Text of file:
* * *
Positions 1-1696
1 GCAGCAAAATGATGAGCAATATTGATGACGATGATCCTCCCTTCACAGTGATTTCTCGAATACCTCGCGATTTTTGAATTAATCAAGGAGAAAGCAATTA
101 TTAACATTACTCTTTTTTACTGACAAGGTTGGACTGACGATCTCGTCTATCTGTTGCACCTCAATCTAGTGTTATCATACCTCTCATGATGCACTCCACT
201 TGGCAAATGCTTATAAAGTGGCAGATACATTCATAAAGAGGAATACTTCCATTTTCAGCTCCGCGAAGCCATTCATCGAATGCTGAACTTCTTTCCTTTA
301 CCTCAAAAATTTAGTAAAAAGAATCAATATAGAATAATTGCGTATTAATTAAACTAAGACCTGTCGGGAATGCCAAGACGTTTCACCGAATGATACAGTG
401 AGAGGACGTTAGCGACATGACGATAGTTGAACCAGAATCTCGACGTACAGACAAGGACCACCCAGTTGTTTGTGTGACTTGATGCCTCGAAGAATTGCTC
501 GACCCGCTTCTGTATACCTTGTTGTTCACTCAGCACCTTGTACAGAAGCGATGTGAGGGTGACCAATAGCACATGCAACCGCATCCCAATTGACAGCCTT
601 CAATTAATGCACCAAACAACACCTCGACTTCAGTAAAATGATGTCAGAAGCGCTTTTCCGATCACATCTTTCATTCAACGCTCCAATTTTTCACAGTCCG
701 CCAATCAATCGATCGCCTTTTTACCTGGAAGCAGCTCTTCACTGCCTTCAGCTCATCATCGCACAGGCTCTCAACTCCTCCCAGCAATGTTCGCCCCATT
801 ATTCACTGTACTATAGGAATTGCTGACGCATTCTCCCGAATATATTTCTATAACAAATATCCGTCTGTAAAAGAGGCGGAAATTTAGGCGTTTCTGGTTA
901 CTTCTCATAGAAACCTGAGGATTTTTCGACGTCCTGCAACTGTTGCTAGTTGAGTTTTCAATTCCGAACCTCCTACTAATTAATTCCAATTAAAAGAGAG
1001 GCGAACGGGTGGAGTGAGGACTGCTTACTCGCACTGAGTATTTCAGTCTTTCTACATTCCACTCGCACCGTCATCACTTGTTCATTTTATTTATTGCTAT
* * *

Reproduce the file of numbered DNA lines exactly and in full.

Positions 1-1696
1 GCAGCAAAATGATGAGCAATATTGATGACGATGATCCTCCCTTCACAGTGATTTCTCGAATACCTCGCGATTTTTGAATTAATCAAGGAGAAAGCAATTA
101 TTAACATTACTCTTTTTTACTGACAAGGTTGGACTGACGATCTCGTCTATCTGTTGCACCTCAATCTAGTGTTATCATACCTCTCATGATGCACTCCACT
201 TGGCAAATGCTTATAAAGTGGCAGATACATTCATAAAGAGGAATACTTCCATTTTCAGCTCCGCGAAGCCATTCATCGAATGCTGAACTTCTTTCCTTTA
301 CCTCAAAAATTTAGTAAAAAGAATCAATATAGAATAATTGCGTATTAATTAAACTAAGACCTGTCGGGAATGCCAAGACGTTTCACCGAATGATACAGTG
401 AGAGGACGTTAGCGACATGACGATAGTTGAACCAGAATCTCGACGTACAGACAAGGACCACCCAGTTGTTTGTGTGACTTGATGCCTCGAAGAATTGCTC
501 GACCCGCTTCTGTATACCTTGTTGTTCACTCAGCACCTTGTACAGAAGCGATGTGAGGGTGACCAATAGCACATGCAACCGCATCCCAATTGACAGCCTT
601 CAATTAATGCACCAAACAACACCTCGACTTCAGTAAAATGATGTCAGAAGCGCTTTTCCGATCACATCTTTCATTCAACGCTCCAATTTTTCACAGTCCG
701 CCAATCAATCGATCGCCTTTTTACCTGGAAGCAGCTCTTCACTGCCTTCAGCTCATCATCGCACAGGCTCTCAACTCCTCCCAGCAATGTTCGCCCCATT
801 ATTCACTGTACTATAGGAATTGCTGACGCATTCTCCCGAATATATTTCTATAACAAATATCCGTCTGTAAAAGAGGCGGAAATTTAGGCGTTTCTGGTTA
901 CTTCTCATAGAAACCTGAGGATTTTTCGACGTCCTGCAACTGTTGCTAGTTGAGTTTTCAATTCCGAACCTCCTACTAATTAATTCCAATTAAAAGAGAG
1001 GCGAACGGGTGGAGTGAGGACTGCTTACTCGCACTGAGTATTTCAGTCTTTCTACATTCCACTCGCACCGTCATCACTTGTTCATTTTATTTATTGCTAT